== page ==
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Reflections on Joaquín Orellana's Marimba Imaginaria

The Spine of Music co-curators invited experts to discuss the artist’s legacy in the music and art scenes.

Speakers

  • Laura Novoa, Musicologist, Universidad de Buenos Aires.
  • María Alejandra Privado, Sociologist
  • Stefan Benchoam, Proyectos Ultravioleta
  • Diana Flatto, Former Assistant Curator, Americas Society; doctoral student, University of Pittsburgh (moderator and co-curator)
  • Sebastián Zubieta, Music Director, Americas Society (moderator and co-curator)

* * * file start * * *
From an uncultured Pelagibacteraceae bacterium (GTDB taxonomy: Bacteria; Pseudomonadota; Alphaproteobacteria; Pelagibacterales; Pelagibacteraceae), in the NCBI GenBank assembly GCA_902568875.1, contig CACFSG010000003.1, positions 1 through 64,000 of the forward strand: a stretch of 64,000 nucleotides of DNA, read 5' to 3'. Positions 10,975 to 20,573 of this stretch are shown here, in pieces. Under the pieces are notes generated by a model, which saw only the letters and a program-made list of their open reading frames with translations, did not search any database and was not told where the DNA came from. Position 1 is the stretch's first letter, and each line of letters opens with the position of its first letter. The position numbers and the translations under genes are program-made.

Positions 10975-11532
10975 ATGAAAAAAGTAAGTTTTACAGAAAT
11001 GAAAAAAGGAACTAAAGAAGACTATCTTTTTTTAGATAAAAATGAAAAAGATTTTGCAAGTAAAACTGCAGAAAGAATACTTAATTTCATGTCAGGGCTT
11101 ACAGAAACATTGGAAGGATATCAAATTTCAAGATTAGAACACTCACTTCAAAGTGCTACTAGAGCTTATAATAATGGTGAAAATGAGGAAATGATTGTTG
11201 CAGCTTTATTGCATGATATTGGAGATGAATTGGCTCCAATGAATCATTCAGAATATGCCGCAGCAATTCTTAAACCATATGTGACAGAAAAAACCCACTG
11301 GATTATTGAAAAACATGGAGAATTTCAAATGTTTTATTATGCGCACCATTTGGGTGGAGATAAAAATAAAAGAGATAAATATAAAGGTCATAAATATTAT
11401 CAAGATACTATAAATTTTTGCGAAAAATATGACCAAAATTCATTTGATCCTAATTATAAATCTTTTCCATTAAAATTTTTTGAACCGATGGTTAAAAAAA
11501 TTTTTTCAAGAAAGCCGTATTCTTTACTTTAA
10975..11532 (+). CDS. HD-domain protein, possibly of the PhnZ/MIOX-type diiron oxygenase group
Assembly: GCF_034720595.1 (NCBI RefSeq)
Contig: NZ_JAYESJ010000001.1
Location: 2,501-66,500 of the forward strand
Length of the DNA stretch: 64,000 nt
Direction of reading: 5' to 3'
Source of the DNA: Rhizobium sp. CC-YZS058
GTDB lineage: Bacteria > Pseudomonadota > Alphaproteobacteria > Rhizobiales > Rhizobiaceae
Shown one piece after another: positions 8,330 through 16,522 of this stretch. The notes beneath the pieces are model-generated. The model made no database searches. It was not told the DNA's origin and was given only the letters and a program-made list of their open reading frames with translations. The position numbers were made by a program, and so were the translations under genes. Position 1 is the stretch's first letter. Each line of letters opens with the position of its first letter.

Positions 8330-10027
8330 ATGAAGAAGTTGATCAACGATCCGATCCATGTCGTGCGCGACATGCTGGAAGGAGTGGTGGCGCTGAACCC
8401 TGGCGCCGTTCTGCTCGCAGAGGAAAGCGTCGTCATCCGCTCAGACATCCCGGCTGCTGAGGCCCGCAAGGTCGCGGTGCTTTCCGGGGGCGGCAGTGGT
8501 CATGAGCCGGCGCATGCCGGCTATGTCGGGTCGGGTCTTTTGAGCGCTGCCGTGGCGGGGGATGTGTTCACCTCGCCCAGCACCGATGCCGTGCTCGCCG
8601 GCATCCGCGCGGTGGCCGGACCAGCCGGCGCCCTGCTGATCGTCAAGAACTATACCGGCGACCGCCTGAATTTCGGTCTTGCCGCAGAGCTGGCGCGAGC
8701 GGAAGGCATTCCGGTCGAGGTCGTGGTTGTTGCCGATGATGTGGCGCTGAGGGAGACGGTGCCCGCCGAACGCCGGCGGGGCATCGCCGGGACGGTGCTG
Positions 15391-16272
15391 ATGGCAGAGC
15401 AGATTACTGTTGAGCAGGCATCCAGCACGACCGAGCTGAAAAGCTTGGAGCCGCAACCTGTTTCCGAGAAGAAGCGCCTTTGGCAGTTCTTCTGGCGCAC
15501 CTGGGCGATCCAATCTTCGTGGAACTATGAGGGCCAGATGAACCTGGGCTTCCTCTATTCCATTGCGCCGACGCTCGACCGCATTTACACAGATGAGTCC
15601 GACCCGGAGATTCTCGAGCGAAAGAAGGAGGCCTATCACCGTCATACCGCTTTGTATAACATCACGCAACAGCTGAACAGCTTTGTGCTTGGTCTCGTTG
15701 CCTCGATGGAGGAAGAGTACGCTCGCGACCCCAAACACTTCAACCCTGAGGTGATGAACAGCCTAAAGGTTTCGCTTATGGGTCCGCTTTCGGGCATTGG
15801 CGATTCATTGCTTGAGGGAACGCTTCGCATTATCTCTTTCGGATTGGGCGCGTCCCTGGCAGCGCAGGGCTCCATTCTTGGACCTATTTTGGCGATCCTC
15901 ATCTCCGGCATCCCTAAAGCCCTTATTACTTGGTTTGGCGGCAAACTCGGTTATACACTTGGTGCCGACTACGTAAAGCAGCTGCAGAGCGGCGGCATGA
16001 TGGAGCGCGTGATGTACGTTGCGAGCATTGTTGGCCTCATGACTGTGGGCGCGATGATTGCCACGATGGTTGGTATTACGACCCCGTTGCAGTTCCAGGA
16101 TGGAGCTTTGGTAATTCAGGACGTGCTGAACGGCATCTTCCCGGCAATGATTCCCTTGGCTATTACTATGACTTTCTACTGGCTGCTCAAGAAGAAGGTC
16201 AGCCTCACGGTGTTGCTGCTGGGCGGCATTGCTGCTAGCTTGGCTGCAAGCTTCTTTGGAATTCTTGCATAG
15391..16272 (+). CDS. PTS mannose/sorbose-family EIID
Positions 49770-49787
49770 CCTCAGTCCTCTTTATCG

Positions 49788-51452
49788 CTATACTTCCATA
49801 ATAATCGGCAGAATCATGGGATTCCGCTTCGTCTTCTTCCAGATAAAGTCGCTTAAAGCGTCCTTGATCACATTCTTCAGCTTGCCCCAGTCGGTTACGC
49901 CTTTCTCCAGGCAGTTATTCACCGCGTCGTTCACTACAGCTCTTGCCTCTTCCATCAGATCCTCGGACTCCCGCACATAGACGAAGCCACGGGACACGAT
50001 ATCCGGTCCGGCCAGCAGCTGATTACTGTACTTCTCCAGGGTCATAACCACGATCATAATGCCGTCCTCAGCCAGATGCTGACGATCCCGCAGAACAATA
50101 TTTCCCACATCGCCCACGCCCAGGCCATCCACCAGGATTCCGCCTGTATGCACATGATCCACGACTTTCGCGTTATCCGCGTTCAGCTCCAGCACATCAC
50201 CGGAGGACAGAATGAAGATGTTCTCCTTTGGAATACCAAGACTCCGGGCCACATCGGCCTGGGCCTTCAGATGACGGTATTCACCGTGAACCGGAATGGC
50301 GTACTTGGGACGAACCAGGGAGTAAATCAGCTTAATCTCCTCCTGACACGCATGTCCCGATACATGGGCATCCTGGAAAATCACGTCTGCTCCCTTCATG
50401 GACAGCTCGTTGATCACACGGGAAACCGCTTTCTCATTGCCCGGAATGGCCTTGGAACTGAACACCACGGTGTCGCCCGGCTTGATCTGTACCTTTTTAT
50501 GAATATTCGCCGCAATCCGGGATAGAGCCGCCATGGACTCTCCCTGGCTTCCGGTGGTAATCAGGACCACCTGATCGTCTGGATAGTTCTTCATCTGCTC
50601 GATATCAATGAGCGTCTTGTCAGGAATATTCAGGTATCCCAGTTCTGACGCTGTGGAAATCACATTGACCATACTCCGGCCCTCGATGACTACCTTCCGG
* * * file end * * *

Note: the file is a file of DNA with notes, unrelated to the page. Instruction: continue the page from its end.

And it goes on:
In a conversation with Diana Flatto and Sebastián Zubieta, co-curators of the Americas Society exhibition Joaquín Orellana: The Spine of Music, experts spoke about the Guatemalan artist’s legacy in the music and art scenes. Laura Novoa opened the discussion talking about Orellana's formative period while a fellow at the CLAEM studio in Buenos Aires. Stefan Benchoam talked about how he approaches Orellana’s work as a curator and the artist’s relationship with the contemporary art world. María Alejandra Privado presented on the complex historical context in which Orellana lived in Guatemala and the marimba's relationship with the country during its civil war. For her, Orellana puts in his music all aspects of the country's daily life: “A daily life fulfilled with pain, with social injustice, deep inequalities, authoritarianism, violence, corruption, racism, but also heterogeneity, tenderness, and hope,” she said.